A week ago, while browsing the electrical aisle at the local home center, I stumbled across a light dimmer that claimed it saves energy over other light dimmers. Many years ago, light dimmers were simple variable resistors connected in series with the light bulb that limited the amount of current flowing through the bulb. In that type of circuit the amount of energy used is the same, because part of the energy will be expended by the variable resistor as heat, instead of as light from the bulb. Obviously, an “energy saving” light dimmer must be a little more complicated than a simple variable resistor.
The internet settles casual curiosities perfectly. For topics like this, a quick Google search is much faster than digging out the old physics book (that you probably sold for beer money, anyway). My search turned up this explanation, and an interesting website to browse when stuck in a hotel room on a business trip:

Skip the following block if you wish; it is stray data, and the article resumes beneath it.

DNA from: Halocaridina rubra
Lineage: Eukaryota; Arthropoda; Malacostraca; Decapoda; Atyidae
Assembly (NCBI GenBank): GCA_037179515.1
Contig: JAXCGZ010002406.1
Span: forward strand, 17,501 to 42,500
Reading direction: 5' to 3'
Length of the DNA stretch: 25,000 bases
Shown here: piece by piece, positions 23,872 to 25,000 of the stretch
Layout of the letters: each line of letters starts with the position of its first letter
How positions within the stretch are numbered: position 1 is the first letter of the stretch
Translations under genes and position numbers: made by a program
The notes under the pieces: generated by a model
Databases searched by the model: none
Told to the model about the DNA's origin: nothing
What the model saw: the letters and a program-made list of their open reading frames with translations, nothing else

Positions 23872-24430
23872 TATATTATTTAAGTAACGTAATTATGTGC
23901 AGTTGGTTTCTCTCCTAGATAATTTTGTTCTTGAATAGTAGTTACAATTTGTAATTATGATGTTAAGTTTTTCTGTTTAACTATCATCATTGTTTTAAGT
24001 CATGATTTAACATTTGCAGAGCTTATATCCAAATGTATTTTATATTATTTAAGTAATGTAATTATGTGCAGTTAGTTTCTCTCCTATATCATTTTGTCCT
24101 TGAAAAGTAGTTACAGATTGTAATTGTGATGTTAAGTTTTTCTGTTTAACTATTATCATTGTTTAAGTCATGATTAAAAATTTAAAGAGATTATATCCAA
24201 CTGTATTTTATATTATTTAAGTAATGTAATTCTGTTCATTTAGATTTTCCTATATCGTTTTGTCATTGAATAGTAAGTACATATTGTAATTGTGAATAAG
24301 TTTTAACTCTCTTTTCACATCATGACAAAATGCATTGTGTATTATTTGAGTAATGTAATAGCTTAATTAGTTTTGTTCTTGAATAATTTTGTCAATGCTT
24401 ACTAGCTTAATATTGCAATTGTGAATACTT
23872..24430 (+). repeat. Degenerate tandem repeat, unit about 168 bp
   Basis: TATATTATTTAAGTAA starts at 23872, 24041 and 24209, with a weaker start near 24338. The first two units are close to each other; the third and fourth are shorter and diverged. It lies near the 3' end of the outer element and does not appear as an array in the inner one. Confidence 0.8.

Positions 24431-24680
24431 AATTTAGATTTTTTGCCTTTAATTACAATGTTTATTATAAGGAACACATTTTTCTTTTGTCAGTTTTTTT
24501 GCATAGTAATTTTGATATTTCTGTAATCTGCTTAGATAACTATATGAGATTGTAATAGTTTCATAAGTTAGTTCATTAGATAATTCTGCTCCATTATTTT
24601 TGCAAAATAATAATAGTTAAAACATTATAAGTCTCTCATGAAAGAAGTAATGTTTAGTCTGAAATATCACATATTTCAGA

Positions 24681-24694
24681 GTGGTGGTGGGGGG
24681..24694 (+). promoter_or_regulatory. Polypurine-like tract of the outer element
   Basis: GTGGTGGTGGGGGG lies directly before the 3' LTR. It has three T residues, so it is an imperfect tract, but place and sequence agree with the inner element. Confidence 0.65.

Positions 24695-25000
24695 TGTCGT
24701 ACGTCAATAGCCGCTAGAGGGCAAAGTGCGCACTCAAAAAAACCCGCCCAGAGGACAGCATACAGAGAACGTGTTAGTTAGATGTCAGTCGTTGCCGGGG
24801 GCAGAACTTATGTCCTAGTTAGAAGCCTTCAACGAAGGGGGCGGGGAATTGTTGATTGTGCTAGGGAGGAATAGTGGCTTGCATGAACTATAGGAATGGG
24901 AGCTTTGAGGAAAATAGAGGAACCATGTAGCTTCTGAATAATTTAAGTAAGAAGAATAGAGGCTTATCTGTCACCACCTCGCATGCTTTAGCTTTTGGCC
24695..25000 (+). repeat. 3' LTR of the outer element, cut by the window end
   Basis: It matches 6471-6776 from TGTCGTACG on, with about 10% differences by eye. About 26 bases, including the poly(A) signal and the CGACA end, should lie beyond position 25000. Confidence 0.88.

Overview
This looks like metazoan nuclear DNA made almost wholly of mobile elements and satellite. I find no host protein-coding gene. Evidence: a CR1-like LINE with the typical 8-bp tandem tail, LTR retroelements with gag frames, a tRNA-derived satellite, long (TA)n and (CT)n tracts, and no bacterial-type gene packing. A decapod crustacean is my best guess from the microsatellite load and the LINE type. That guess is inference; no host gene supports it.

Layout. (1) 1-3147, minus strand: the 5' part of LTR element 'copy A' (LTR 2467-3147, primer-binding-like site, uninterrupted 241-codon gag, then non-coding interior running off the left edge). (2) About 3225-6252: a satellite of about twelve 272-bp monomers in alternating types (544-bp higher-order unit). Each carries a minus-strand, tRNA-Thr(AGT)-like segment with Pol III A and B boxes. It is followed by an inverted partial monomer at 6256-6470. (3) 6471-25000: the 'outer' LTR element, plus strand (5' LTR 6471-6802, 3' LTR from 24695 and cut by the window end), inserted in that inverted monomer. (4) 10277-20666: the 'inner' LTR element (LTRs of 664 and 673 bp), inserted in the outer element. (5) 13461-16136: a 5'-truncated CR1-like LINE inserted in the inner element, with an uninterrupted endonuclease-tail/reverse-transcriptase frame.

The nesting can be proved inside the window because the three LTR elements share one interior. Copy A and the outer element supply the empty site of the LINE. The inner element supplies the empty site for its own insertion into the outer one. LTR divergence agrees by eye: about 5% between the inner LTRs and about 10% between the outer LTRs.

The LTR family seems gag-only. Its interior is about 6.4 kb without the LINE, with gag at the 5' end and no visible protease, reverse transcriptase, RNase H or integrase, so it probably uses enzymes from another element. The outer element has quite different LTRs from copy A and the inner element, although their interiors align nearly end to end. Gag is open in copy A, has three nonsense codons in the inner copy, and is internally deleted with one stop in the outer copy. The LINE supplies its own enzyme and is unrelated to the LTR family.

As it turns out, most light dimmers use a duty cycle principle to dim a light bulb. That means, the light bulb is actually flashing on and off sixty times per second (in North America), and the dimmer simply varies the amount of time the light bulb stays on. The duty cycle is controlled using a very simple circuit using a type of a semiconductor called a triac, a variable resistor, and a capacitor. In this type of circuit, a dimmed light bulb will use much less energy over a fully lit bulb, because it is turned off for part of the cycle. The dimming circuit uses much less energy, because only a very small amount of current flows through the variable resistor.